TideIllustrated - Behind the mask: A closer look at Big Al as the Alabama mascot turns 40 (2023)

The workouts begin at 5:30 a.m. on Tuesdays and Thursdays inside of Alabama’s indoor practice facility. They start with stretching and continue with shoulder work and multiple rounds of cardio. Twenty sit-ups are followed by a run to the 50-yard line and back. Then 18 sit-ups accompanied by the same run. Then 16 sit-ups and so on down to zero.

All this to shake your belly in front of more than 100,000 screaming fans every weekend.

Big Al, Alabama’s anthropomorphic elephant mascot, has been stomping on the Crimson Tide’s sidelines since his debut during the 1979 Sugar Bowl when he saw Alabama beat Penn State to claim its 10th national championship.

Forty years later, the friendly, big-eared entertainer will continue to cheer on the Crimson Tide this week as it takes on Arkansas for Homecoming. Of course, he wouldn’t be able to do so without five of his best friends.

TideIllustrated - Behind the mask: A closer look at Big Al as the Alabama mascot turns 40 (2)

The “Pals of Al” is made up of five UA students who anonymously help keep one of Alabama’s favorite traditions alive. From football games to 5-year-old’s birthday parties and everything in between, becoming Big Al isn’t as carefree as the playful pachyderm makes it out to be. With Homecoming approaching, here’s a look behind the mask of Alabama’s favorite mascot.

The smaller details of becoming Big Al

Tryouts for Big Al are held two weeks before the A-Day game in the spring and involve a three-day process where candidates are evaluated on their personality, creativity and how well they interact in suit.

Once selected, new Pals of Al get their trial run in front of a full stadium during the annual scrimmage. Skills are refined over the summer as Alabama hosts a cheer camp where teams from across the nation are graded by instructors. That’s where the new members really learn Big Al’s idiosyncrasies, from his belly shake to his signature stride.

“A good Big Al walk, you’ve got to have high knees and big strides, but you can’t look like you’re marching,” said Big Al 1, a senior in his third year with the program. “There’s a flow and bounce, and your hands swing up pretty high. Also, we can’t see straight ahead of us in the head. So when we walk, we kind of turn our head so we don’t run over kids or anything like that.”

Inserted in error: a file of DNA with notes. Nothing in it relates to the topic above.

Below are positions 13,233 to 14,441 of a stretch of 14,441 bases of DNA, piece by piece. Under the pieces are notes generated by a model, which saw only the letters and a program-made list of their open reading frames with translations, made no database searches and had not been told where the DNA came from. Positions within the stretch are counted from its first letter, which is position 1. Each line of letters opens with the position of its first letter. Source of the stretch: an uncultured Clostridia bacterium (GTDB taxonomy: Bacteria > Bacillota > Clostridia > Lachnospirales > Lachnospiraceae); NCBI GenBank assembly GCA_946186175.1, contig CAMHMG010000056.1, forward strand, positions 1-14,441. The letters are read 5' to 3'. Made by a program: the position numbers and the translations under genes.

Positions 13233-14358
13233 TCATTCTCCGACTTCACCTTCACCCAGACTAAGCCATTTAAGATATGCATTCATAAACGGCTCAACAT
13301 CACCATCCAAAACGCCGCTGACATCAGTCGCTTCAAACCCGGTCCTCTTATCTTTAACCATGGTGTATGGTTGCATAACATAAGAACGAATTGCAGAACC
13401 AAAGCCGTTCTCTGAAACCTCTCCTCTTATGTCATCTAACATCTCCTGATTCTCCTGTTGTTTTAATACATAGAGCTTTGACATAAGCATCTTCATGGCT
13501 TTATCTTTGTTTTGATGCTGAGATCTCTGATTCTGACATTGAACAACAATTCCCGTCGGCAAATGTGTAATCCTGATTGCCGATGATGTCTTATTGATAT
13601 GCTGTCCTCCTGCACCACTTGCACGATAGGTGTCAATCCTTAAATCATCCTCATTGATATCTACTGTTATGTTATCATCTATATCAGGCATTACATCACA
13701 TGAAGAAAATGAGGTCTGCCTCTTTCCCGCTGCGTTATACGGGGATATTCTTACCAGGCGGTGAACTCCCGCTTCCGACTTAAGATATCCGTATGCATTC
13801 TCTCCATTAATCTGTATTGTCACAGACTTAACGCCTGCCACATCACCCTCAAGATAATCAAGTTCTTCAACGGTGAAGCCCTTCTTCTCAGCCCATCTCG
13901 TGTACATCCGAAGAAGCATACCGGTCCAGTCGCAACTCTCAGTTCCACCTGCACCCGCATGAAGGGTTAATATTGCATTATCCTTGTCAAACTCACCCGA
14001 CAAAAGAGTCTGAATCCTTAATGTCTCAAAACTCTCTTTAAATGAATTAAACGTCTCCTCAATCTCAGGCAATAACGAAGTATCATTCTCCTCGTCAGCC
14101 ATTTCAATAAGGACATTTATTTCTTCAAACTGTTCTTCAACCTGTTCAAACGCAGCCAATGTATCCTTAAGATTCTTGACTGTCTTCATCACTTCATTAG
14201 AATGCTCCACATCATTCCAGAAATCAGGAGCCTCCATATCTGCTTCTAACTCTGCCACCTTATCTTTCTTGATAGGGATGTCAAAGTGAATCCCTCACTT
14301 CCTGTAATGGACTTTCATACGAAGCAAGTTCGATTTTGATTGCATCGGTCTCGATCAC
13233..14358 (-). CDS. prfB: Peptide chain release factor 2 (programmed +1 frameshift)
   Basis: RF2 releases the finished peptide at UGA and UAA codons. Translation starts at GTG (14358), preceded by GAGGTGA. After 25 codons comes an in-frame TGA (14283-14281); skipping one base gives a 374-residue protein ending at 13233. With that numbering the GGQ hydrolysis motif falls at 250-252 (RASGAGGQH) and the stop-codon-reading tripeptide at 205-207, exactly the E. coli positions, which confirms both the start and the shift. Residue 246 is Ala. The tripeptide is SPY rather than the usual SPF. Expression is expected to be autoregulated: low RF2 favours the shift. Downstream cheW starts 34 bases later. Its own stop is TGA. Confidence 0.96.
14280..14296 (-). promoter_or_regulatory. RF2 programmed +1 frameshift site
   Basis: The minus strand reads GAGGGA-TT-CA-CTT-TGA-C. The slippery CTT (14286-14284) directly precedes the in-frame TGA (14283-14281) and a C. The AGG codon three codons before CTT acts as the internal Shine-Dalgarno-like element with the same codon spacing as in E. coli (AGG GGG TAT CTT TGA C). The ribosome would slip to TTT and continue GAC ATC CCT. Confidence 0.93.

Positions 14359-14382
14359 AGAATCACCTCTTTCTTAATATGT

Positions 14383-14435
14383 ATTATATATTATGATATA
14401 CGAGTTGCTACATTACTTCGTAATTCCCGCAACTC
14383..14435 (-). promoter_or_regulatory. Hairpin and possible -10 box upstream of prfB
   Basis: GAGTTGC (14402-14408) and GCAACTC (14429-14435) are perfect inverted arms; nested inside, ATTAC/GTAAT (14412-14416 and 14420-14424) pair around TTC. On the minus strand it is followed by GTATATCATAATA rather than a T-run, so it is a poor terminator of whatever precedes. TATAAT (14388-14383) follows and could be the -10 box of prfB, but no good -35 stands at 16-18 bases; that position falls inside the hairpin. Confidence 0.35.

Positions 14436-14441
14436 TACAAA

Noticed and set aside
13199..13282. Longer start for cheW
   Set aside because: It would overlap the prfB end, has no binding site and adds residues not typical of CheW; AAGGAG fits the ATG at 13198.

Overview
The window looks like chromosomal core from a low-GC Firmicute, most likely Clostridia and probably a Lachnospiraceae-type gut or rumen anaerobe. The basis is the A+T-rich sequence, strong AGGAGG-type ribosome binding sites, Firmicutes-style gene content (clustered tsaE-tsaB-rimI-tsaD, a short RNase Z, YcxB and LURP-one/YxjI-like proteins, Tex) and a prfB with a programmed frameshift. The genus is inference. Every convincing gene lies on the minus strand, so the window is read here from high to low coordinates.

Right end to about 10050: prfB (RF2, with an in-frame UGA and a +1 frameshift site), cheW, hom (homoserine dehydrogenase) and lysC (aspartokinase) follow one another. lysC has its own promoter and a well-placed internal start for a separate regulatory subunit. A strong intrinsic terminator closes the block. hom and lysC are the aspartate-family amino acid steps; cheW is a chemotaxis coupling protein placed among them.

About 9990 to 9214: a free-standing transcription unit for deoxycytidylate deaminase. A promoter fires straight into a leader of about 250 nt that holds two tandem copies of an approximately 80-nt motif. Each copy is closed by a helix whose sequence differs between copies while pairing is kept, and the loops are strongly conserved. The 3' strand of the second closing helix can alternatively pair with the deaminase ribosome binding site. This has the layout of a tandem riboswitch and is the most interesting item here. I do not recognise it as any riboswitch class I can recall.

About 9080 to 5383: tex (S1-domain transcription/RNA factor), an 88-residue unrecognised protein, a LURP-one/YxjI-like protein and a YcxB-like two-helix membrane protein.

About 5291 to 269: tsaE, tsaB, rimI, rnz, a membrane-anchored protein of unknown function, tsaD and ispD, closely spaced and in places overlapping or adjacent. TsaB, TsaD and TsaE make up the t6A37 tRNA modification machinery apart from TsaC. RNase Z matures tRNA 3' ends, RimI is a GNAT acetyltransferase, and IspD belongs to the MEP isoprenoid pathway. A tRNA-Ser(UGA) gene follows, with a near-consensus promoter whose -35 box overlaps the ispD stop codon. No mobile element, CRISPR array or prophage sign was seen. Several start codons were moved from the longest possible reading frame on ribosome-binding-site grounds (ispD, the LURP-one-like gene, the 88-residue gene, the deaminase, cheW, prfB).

Big Al’s most discernible trait is his whimsical demeanor. One Pal of Al describes the mascot as “a little kid trapped in a big body while also being a bit of a flirt.” Those who wear the suit must take on that same happy-go-lucky outlook.

“I can say that my personality is starting to change outside of suit to be more like him,” said Big Al 2, a sophomore in his first year with the program. “I’m not 100 percent Big Al. I wouldn’t say any of us are. I think different parts of us make up who Big Al is, and so I think that’s a really cool part of the team dynamic.”

Outside of mastering Big Al’s mannerisms, Pals of Al must also withstand the physical tolls that come with wearing the suit. In total, the Big Al costume consists of a head, a body, two hands, two feet and a jersey to cover up his mesh underbelly. When worn, the heavy garb adds about 20-30 degrees to the outside temperature. That presents quite the challenge for outings such as Alabama’s Sept. 7 game against New Mexico State earlier this season where the heat index hovered around 105 degrees.

“Obviously, it’s super hot in there,” Big Al 1 said. “A lot of times we’re in there for an hour, so you have to have very good cardiovascular health. That’s why we work out with the cheerleaders every Tuesday and Thursday. You have to be in pretty good shape to handle it."

Gameday game plan

To help manage the often extreme conditions on game days, in-suit duties are split amongst all five Pals of Al.